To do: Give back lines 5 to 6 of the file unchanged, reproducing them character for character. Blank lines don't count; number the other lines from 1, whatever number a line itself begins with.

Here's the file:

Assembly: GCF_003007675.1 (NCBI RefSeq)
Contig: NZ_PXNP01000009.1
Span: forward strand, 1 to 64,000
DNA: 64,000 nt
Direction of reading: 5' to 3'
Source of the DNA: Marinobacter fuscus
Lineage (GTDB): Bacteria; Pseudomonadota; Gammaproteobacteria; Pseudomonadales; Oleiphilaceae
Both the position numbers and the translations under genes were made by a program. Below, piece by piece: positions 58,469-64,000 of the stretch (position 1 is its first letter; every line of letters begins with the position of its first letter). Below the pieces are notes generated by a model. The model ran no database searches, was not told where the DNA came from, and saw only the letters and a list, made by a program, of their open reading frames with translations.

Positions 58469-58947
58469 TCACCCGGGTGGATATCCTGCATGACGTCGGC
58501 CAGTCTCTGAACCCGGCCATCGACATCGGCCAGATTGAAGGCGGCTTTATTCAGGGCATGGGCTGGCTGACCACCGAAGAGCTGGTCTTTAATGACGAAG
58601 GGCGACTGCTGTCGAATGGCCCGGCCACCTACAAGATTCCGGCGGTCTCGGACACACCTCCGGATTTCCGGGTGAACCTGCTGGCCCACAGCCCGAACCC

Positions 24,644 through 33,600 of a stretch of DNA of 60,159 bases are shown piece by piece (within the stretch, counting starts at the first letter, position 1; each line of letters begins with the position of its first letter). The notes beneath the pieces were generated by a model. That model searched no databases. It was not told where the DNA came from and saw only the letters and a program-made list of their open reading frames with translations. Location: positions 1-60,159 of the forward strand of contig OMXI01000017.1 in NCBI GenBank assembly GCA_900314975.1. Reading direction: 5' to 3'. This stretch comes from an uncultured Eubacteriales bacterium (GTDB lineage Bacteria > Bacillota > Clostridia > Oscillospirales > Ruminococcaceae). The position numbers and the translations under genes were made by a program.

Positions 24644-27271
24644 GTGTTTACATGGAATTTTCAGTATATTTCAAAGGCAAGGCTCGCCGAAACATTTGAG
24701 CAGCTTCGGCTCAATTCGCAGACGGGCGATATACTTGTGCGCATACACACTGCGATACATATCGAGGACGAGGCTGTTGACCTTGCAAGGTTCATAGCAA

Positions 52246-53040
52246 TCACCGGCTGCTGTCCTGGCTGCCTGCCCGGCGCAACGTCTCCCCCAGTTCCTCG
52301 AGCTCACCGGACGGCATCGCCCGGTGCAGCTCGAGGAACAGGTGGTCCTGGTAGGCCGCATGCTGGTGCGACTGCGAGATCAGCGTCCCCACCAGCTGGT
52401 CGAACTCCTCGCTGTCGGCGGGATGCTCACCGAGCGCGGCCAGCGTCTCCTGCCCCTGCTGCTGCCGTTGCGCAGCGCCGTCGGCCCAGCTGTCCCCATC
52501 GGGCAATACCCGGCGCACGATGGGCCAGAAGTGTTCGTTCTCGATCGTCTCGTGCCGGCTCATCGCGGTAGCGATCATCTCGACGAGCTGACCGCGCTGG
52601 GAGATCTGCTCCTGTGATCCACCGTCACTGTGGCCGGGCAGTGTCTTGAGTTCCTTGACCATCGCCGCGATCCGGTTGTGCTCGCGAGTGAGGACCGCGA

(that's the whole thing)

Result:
Direction of reading: 5' to 3'
Source of the DNA: Marinobacter fuscus